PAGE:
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The Accuracy of Three-Dimensional Planned Bone Tumor Resection Using Patient-Specific Instrument

Authors Müller DA, Stutz Y, Vlachopoulos L, Farshad M, Fürnstahl P

Received 20 August 2019

Accepted for publication 23 June 2020

Published 29 July 2020 Volume 2020:12 Pages 6533—6540

DOI https://doi.org/10.2147/CMAR.S228038

Checked for plagiarism Yes

Review by Single-blind

Peer reviewer comments 2

Editor who approved publication: Dr Chien-Feng Li


Daniel A Müller,1 Yannik Stutz,1 Lazaros Vlachopoulos,1 Mazda Farshad,1 Philipp Fürnstahl2

1Department of Orthopedic Surgery, Balgrist University Hospital, Zürich 8008, Switzerland; 2Computer Assisted Research & Development Group, Balgrist University Hospital, Zürich 8008, Switzerland

Correspondence: Daniel A Müller
Balgrist University Hospital, Forchstrasse 340, Zürich CH-8008, Switzerland
Tel +41 44 386 11 11
Fax +41 44 386 11 09
Email daniel.mueller@balgrist.ch

Introduction: Although treatment of bone tumors is multidisciplinary, the complete surgical resection of bone tumors remains the mainstay of the treatment. Patient-specific instruments (PSI) are personalized tools, which help the surgeon to perform tumor resections accurately. The aim of this study is to evaluate how precise the planned resection can be intraoperatively executed with the use of PSI.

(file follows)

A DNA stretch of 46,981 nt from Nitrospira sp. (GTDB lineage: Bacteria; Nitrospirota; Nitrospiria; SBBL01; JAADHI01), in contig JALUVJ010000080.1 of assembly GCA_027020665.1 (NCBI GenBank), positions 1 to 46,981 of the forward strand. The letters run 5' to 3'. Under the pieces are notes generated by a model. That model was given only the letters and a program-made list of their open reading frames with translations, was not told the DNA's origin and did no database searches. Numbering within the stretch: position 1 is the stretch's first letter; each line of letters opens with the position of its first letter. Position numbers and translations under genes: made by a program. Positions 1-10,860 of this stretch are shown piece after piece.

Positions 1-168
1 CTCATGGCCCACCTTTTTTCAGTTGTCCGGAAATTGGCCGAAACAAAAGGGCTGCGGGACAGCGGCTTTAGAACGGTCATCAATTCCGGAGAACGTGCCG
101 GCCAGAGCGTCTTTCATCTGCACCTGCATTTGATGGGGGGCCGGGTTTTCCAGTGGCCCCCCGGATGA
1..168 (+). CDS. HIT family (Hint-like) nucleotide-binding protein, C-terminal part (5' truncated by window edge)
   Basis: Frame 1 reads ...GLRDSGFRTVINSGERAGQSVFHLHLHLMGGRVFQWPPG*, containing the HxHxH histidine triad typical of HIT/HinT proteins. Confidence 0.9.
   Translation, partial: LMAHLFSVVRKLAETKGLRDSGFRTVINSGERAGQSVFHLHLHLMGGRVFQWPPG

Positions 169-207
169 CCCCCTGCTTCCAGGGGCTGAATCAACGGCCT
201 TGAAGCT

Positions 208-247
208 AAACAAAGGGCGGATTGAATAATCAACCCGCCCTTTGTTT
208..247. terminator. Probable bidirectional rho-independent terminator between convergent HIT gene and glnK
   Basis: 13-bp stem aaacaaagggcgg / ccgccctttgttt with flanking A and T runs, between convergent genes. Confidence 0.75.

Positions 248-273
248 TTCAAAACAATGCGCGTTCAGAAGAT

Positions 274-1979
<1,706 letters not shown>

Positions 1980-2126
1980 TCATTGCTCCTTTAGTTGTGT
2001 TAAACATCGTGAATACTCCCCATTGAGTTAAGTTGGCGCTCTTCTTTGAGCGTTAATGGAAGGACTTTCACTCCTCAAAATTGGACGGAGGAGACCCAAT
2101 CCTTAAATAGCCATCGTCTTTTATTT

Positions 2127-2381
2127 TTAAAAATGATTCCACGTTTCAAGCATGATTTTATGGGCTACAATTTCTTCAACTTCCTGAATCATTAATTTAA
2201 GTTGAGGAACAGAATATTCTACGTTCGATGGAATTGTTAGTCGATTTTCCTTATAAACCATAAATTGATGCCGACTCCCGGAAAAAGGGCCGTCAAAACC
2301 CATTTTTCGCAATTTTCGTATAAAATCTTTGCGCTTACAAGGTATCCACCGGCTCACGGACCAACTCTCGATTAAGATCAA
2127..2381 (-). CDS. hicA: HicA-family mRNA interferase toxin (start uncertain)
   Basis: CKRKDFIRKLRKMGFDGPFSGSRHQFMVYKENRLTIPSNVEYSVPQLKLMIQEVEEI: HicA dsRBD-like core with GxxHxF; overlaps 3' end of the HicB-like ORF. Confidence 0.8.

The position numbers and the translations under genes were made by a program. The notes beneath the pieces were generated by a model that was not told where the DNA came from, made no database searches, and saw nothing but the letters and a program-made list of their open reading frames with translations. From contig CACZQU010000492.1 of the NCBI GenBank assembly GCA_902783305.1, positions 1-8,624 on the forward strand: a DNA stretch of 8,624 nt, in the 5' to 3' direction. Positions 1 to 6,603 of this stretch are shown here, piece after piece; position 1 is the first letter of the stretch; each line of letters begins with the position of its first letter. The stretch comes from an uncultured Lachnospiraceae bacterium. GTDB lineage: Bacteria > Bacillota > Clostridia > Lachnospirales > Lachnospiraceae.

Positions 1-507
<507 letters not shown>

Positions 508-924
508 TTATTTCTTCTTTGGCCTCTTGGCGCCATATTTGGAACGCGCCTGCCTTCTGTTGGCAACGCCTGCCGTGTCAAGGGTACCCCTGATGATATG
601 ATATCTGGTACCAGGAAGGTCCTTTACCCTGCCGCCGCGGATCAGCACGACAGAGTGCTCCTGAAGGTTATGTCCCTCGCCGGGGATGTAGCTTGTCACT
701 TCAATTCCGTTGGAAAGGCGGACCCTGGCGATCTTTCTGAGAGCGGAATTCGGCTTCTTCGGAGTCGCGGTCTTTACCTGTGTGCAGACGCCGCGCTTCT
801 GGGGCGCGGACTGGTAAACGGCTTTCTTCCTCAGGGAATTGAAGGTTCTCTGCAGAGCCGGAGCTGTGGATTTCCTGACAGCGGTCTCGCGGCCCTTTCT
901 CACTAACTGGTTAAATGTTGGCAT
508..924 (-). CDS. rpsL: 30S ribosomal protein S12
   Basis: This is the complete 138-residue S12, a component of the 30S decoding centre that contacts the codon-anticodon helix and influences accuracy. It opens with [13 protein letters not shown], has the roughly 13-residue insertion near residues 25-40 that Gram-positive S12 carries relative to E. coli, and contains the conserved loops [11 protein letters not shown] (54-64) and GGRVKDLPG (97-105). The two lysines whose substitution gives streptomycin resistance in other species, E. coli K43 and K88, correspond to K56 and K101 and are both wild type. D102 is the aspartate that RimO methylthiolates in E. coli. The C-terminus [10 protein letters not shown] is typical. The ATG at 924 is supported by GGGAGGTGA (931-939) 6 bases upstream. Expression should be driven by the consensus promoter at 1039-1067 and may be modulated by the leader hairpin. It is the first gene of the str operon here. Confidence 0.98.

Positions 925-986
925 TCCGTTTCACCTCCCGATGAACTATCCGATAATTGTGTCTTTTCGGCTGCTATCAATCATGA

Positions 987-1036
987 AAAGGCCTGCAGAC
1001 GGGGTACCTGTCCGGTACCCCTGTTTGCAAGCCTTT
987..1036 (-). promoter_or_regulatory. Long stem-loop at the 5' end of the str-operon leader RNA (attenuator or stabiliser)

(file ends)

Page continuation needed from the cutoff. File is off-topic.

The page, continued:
Patients and Methods: Eleven patients who underwent a resection of bone tumor using PSI were analyzed. A preoperative model of the tumor and the affected bone was created from acquired CT scans and MRI. After defining the resection planes, PSI were produced by a 3D printer. The resected piece of bone was scanned and imported in the original planning model enabling the assessment of the distance between the planned resection plane and the realized osteotomy in every direction.
Results: In overall, the combined error of an osteotomy ranges from 0.74 ± 0.96 mm to 3.60 ± 2.46 mm. The average errors observed in situations with one resection plane (simple osteotomy) are lower than in complex curved osteotomies with multiple planes, in which we also found a greater variance.
Conclusion: 3D planned bone tumor resections using PSI show promising results for precise resection at different anatomical regions. Even if the found error range in this series is slightly higher than reported, PSI remain a valuable tool to facilitate complex bone tumor resections.

Keywords: bone tumor, patient-specific instruments, 3D resection, surgical guide, limb salvage surgery

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